What can I say to all this?
Two major thoughts fill my heart and mind as I lay my pen—or keyboard—to rest. Firstly, it is to warn those who are coming behind my generation—especially my sons and nephews. Keep clear of that accursed drink. I know there is such a thing as being a social drinker and many have managed to maintain that to their dying day. But why play Russian Roulette with your life, hoping that you will come out a social drinker and not an alcoholic in the end? Let the sad ending of the story of my real-life childhood hero be a scarecrow to keep you sober till death. Bob would not be where he is right now if he had not taken his first drink.
Secondly, I am filled with gratitude to God. I know that in that boys' bedroom I was the least gifted and the most vulnerable (having lost a mom who was the pillar of our nuclear family). Humanly speaking, I ought to have gone first. But by his grace, on Friday March 30, 1979, God transformed my heart and enabled me to make choices that have kept me on the straight and narrow. To him alone be praise, glory, and honour—both now and forevermore. Amen!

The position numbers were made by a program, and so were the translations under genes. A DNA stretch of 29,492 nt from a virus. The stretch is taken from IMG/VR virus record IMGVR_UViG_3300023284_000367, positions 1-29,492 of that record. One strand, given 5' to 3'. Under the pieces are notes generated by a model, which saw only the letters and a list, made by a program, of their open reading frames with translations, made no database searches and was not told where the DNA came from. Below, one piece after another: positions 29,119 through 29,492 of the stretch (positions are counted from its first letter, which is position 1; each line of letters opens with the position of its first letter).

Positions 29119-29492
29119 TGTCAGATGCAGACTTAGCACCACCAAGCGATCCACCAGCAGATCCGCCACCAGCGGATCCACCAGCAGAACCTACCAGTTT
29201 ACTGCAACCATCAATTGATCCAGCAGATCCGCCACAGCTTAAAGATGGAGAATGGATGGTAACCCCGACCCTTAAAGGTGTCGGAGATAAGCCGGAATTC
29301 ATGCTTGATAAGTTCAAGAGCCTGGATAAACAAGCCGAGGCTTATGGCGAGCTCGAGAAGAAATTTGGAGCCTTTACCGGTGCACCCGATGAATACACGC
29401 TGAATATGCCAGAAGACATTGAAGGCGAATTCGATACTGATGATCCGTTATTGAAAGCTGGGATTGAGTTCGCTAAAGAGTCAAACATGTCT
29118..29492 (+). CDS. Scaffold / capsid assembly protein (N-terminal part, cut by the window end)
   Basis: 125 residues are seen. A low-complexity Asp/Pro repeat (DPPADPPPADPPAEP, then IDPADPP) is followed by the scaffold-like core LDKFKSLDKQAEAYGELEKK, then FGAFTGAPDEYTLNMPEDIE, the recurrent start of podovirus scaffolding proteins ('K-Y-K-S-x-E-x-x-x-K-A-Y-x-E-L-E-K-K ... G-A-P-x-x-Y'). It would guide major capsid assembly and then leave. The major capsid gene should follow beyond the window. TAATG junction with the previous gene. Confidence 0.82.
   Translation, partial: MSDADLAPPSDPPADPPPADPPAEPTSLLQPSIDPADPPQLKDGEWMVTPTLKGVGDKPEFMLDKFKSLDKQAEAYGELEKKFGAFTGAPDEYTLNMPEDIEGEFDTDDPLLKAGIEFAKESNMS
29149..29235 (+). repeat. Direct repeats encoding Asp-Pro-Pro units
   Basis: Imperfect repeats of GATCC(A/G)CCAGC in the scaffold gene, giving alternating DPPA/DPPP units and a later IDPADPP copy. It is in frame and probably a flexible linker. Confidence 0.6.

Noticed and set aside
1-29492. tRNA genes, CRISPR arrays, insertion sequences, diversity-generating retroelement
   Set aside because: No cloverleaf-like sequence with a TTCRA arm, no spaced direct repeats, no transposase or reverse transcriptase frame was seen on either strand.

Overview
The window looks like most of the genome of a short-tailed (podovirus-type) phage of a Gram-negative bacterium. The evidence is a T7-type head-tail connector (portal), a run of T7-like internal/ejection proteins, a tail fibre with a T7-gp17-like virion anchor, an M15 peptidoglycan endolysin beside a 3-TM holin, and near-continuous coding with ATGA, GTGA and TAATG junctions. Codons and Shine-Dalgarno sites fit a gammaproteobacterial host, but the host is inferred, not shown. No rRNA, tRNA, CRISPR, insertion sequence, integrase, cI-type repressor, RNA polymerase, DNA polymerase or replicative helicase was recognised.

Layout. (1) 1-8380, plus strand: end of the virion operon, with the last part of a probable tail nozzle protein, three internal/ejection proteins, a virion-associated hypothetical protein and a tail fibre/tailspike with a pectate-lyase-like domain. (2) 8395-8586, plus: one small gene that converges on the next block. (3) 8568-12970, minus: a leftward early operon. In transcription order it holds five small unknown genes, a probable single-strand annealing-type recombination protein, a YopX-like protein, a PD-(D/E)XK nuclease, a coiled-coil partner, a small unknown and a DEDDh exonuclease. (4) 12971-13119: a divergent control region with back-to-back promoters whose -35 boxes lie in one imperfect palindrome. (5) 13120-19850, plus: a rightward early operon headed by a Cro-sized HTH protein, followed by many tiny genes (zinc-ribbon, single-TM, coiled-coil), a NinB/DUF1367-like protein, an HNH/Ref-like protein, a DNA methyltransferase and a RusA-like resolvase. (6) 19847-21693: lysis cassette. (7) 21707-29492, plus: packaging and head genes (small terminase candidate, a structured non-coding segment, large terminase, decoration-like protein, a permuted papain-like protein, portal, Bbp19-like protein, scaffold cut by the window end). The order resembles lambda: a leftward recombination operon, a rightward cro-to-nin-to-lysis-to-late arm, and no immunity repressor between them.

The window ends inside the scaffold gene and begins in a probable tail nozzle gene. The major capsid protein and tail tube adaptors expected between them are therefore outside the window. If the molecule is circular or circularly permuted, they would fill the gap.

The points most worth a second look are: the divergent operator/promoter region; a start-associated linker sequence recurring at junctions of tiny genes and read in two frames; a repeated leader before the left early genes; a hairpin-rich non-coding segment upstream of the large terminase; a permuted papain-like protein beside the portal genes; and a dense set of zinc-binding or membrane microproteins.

Postscript (added on 31st May): Now that my sons and nephews have read this blog, I need to cushion my "accursed drink" statement a little bit (only a little bit), especially for the sake of my Western readers. Be assured that this is not meant to be a doctrinal statement but a very emotional one. It is not meant to join the moral fray on whether social drinking is right or wrong. When you have lost each one of your four brothers—one after another over a period of fifteen years—to crocodiles while socialising along a nearby river, and you are now left alone, to you that river is cursed. Whereas others may tell their sons to be careful when walking near that river and never to be there alone, you will warn yours to keep a mile away from that "cursed river"—especially when you have just buried your last brother who was also your childhood hero!